Information Warfare: Payback Against China

Archives

August 5, 2012: The U.S. is being more open about its growing body of evidence documenting Chinese Cyber War attacks on America and the West. This openness was prompted by a Wikileaks emails from last year that made reference to U.S. and European efforts to track the growing number of hacker attacks on government and military organizations. The emails revealed that Western computer security officials have been increasingly aware of details of the Chinese efforts over the last five years. Until the Wikileaks incident, this was kept secret because the Chinese have been careful to hide their hacks, if only so they could return and not have to work their way through much stronger defenses. The Chinese hackers also kept a low profile because their governments' only response to victims was "it wasn't us, we know nothing, we are being hacked too." That last item is true, the first two are not.

The five year long counter-intelligence effort uncovered details of how as many as twenty separate Chinese hacking groups were apparently assigned targets in a decade long campaign to steal as much technical, political, and military secrets as possible and not get caught. The Chinese hackers were very careful about avoiding detection, and many times when they were detected, they quickly reacted, covering their tracks as much as possible and, in general, trying to confuse their pursuers.

But the Chinese got cocky after a while. That, and the law of probabilities, caught up with them. Eventually the Western security experts found flaws in some of the tools the Chinese were using and built a "tap" on the activity of many of the Chinese hacking groups. The Chinese found out about this, or at least confirmed their suspicions, last year and have since cleaned up their tools and procedures. Recent revelations by American researchers seemed to taunt the Chinese with hints that the taps are still working and that the hackers are still being hacked. This is a little bit of payback for years of Chinese successes against Western Internet security.

The big problem now is how does the West react to this massive campaign of espionage and theft? In the past such a massive theft has been considered grounds for war but that is seen as impractical. Wrecking the Chinese economy and risking an exchange of nuclear weapons won't undo the damage. But there has to be some kind of action to halt, or at least discourage, the attacks. Apparently the U.S. leadership has secretly agreed, after years of requests, to let the Pentagon retaliate via the Internet. Thus China's complaints about being hacked have credence. In fact, this declaration of open season on China could do a lot of untraceable (or at least deniable) damage to China's economy, not to mention the security of their government and military networks. With all the corruption going on in China, especially by senior Chinese officials and their families, selective leaks of some secret documents, or just the gist of what was in them, could do a lot of damage to the Chinese leadership. It looks like round two of the first Cyber War is entering phase two, as the victims strike back.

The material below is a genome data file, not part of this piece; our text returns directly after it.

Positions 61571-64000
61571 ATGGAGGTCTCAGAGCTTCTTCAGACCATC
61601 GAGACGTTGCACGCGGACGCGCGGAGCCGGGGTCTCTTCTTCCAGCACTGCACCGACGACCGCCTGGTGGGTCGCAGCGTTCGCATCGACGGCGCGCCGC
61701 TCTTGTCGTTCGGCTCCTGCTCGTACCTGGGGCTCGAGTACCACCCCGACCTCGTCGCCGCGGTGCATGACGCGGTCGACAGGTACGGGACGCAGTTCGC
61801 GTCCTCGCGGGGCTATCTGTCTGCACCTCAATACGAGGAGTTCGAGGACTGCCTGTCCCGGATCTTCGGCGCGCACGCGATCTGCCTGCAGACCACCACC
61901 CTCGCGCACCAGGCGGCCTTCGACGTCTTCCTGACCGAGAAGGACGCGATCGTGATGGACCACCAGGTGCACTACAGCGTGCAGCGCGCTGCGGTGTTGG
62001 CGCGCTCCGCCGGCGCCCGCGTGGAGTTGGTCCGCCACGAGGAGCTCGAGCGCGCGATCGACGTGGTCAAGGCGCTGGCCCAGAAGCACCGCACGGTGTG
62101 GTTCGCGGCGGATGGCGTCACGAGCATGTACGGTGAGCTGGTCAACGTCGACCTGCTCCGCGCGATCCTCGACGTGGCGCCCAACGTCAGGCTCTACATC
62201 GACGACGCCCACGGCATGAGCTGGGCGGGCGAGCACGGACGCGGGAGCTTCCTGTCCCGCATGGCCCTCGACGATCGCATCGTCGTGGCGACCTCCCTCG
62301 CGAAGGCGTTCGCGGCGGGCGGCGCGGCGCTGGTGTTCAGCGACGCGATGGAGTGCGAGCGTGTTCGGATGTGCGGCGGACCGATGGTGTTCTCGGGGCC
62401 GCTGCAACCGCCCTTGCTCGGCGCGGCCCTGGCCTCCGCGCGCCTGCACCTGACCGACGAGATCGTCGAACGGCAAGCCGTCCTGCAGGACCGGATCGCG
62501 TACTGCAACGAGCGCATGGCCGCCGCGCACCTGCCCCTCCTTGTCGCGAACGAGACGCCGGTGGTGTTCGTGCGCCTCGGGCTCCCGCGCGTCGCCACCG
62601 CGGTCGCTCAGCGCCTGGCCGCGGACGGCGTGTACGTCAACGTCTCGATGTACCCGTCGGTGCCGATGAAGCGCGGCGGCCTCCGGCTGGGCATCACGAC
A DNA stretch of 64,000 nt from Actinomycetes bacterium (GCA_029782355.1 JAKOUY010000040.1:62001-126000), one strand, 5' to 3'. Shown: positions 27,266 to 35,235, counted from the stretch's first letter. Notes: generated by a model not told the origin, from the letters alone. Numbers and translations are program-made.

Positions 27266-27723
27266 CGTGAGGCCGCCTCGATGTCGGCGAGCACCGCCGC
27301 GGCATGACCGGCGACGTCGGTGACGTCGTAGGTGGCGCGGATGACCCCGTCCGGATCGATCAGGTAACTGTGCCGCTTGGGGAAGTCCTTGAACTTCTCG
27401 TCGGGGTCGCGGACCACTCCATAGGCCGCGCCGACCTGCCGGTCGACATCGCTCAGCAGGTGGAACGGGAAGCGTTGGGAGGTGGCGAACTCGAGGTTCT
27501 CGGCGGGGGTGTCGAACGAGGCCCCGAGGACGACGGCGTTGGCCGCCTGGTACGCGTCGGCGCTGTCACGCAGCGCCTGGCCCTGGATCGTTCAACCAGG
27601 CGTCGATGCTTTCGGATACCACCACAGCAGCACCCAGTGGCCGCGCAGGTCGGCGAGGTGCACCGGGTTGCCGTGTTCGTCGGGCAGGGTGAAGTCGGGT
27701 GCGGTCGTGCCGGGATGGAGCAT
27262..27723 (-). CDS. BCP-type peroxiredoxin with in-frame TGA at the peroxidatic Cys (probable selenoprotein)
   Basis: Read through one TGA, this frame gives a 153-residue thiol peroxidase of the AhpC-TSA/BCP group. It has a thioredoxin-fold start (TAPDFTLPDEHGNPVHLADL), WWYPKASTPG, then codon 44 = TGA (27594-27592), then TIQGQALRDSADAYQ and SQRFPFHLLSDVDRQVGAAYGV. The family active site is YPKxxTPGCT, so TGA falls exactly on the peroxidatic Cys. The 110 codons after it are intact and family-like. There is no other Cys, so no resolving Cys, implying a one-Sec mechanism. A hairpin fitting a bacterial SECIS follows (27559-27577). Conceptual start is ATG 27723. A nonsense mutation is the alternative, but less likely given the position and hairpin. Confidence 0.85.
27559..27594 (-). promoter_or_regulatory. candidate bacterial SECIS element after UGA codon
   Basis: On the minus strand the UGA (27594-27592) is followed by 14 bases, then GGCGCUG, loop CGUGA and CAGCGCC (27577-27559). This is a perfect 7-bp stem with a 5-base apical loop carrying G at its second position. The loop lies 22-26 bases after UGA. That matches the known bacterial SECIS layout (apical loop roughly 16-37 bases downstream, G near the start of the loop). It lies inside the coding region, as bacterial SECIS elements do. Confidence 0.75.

Article Archive

Information Warfare: Current 2018 2017 2016 2015 2014 2013 2012 2011 2010 2009 2008 2007 2006 2005 2004 2003 2002 2001 2000 1999 


X

ad
0
20

Help Keep Us Soaring

We need your help! Our subscription base has slowly been dwindling. We need your help in reversing that trend. We would like to add 20 new subscribers this month.

Each month we count on your subscriptions or contributions. You can support us in the following ways:

  1. Make sure you spread the word about us. Two ways to do that are to like us on Facebook and follow us on Twitter.
  2. Subscribe to our daily newsletter. We’ll send the news to your email box, and you don’t have to come to the site unless you want to read columns or see photos.
  3. You can contribute to the health of StrategyPage. A contribution is not a donation that you can deduct at tax time, but a form of crowdfunding. We store none of your information when you contribute..
Subscribe   Contribute   Close